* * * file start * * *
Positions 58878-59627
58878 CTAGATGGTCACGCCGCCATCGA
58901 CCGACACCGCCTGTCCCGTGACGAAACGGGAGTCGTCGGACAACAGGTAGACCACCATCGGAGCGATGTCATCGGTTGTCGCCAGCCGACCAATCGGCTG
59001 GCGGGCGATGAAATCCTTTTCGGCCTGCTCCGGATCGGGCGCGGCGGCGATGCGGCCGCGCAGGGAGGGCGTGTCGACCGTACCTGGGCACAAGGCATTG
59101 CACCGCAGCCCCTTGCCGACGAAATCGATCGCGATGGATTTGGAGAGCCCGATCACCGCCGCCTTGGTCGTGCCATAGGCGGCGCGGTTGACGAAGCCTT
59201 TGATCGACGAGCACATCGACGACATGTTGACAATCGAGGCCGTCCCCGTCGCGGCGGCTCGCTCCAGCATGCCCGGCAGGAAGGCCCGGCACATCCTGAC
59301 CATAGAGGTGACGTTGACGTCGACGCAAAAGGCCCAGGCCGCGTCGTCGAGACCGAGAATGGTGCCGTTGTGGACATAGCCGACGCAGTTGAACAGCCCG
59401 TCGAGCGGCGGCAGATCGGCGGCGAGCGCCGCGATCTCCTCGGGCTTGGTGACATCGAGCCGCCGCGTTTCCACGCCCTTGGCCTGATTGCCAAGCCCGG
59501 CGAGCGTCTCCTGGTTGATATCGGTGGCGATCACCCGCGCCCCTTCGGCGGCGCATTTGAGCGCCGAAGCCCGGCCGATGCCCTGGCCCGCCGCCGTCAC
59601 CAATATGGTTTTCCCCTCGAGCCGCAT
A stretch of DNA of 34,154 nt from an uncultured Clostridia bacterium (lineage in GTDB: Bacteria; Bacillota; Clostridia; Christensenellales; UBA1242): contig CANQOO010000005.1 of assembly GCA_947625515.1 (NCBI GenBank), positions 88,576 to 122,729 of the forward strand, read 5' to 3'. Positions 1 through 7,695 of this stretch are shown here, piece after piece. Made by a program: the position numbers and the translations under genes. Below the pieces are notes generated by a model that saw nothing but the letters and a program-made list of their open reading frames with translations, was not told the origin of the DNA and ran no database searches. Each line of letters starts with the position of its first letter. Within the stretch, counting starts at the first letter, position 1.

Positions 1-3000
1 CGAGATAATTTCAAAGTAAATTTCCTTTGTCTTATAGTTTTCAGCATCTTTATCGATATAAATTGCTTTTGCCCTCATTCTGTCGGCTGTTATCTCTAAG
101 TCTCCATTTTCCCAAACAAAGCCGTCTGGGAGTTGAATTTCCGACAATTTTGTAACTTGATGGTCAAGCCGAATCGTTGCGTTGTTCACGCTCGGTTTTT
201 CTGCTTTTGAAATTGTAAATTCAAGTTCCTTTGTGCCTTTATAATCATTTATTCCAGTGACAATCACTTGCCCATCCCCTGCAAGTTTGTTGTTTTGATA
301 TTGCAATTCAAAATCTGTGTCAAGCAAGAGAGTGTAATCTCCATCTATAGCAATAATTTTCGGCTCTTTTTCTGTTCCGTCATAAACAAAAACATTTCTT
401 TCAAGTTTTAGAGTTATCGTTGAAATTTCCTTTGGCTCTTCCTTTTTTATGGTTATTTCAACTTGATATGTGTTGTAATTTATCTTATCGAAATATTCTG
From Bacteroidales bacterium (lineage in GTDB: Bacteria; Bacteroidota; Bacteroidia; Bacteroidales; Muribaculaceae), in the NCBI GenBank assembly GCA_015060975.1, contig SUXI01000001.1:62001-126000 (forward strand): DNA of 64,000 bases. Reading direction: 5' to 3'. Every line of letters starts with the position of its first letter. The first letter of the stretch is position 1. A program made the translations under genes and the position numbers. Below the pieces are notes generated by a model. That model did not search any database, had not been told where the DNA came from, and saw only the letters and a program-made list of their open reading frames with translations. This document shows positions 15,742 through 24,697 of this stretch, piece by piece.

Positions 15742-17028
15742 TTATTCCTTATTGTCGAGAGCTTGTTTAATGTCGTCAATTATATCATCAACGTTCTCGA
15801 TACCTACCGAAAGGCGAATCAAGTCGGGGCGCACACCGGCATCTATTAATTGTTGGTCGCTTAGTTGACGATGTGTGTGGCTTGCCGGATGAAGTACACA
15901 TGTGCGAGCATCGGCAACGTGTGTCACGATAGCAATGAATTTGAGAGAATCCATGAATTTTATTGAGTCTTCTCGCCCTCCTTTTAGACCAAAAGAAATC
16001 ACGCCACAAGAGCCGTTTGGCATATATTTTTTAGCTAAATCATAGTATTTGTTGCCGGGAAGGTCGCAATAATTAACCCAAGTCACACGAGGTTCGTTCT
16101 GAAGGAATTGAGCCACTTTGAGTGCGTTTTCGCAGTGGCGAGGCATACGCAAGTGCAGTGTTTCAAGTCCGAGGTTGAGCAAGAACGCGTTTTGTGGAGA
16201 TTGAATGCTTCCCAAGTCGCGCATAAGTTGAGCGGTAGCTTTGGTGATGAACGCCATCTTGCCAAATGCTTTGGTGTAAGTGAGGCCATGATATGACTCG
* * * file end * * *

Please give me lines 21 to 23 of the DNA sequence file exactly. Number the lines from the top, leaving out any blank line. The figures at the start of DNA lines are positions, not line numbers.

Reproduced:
15801 TACCTACCGAAAGGCGAATCAAGTCGGGGCGCACACCGGCATCTATTAATTGTTGGTCGCTTAGTTGACGATGTGTGTGGCTTGCCGGATGAAGTACACA
15901 TGTGCGAGCATCGGCAACGTGTGTCACGATAGCAATGAATTTGAGAGAATCCATGAATTTTATTGAGTCTTCTCGCCCTCCTTTTAGACCAAAAGAAATC
16001 ACGCCACAAGAGCCGTTTGGCATATATTTTTTAGCTAAATCATAGTATTTGTTGCCGGGAAGGTCGCAATAATTAACCCAAGTCACACGAGGTTCGTTCT